Special valuation matters: property acquired under right to buy legislation
Under the Housing Act 1985 Part V an individual who had occupied a house or flat
- as a secure tenant
- for at least two years
The discount, under s.129 of that Act, was based on the period of occupation and could be up to 60% of the value.
If the new owner sold his property within five years he had to repay part of the discount. The amount to be repaid diminished over time and a death was not a sale for this purpose.
Under the Housing and Planning Act 1986, the maximum discount was increased to 70%, with a ceiling of £35,000 from 7 January 1987. The liability to repay part of the discount was extinguished after three years instead of five, irrespective of the date of purchase.
The right to buy provisions extend (subject to various exceptions) to tenants of public sector properties. This means where the owner or landlord is
- a local authority
- a new town or urban development corporation
- a qualifying housing association or trust (as defined in s.5 and 6 of the Housing Act), or
- the Development Board for Rural Wales
The equivalent Scottish legislation is the Housing (Sco) Act 1987.
Similar provisions apply in Northern Ireland under the Housing (NI) Order 1983.
The decision in Alexander v IRC (IHTM23182) is of direct application and means that the contingent liability is a factor to be taken into account when valuing the property. Therefore, before referring the property to the VOA (IHTM23002) you should obtain details of
- the date of the conveyance (or of the grant of a lease), and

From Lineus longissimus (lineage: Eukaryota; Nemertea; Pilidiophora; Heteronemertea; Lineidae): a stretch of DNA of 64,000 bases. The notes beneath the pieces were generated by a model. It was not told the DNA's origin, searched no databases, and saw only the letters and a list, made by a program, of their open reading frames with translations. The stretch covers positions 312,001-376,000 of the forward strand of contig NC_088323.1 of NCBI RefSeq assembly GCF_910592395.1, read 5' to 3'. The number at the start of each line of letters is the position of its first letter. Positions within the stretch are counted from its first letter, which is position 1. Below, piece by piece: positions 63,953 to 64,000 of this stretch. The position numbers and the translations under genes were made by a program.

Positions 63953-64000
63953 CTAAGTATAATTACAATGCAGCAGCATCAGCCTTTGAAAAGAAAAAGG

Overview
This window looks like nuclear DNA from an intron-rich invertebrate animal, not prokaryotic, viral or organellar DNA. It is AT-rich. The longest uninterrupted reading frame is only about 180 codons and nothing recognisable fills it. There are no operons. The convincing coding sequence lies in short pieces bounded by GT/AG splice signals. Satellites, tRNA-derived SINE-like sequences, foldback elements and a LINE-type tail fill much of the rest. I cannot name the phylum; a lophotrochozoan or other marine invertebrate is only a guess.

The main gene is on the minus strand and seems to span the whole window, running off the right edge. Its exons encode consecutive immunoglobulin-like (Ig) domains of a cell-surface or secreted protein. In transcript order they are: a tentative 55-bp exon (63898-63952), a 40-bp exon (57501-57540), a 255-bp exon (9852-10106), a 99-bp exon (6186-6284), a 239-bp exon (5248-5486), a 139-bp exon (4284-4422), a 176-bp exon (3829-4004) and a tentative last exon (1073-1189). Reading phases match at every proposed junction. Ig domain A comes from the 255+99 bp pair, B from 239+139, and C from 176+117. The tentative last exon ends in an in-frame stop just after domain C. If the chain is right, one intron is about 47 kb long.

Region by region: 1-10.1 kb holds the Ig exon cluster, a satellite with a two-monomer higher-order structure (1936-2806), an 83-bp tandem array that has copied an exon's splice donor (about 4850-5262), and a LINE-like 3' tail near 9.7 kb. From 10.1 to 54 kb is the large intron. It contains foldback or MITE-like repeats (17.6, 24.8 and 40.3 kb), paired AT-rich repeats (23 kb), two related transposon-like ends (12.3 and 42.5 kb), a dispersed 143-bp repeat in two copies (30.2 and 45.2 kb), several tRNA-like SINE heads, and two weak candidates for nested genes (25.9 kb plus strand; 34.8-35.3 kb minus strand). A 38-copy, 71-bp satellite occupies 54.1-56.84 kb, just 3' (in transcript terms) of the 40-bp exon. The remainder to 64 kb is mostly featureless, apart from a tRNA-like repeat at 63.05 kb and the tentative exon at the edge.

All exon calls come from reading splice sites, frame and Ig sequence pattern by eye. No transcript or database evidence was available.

- the amount of discount allowed on the purchase
You should then ask the VOA to value the property in accordance with Chapter 1B Section 17.
The question of whether the right to buy was capable of transmission was put to the test in England in Bradford Metropolitan City Council v McMahon and another [1993 All ER 237. In that case the deceased had made clear her intention to buy the property of which she had been a secure tenant. She died before the property could be conveyed to her. On appeal it was held that she had not acquired an equitable interest as the 1985 legislation contained an implicit requirement that the tenant wishing to exercise the right of purchase had to remain a secure tenant until the conveyance of the property. As the death occurred before that time there was no right to purchase which could rest in the deceased’s estate. However, in Scotland, the conclusion reached in Coopers’ Exr v City of Edinburgh D.C. (1991 SLT (HL) 518) was that the Council was authorised to implement missives entered into between a secure tenant who later died, and the local authority.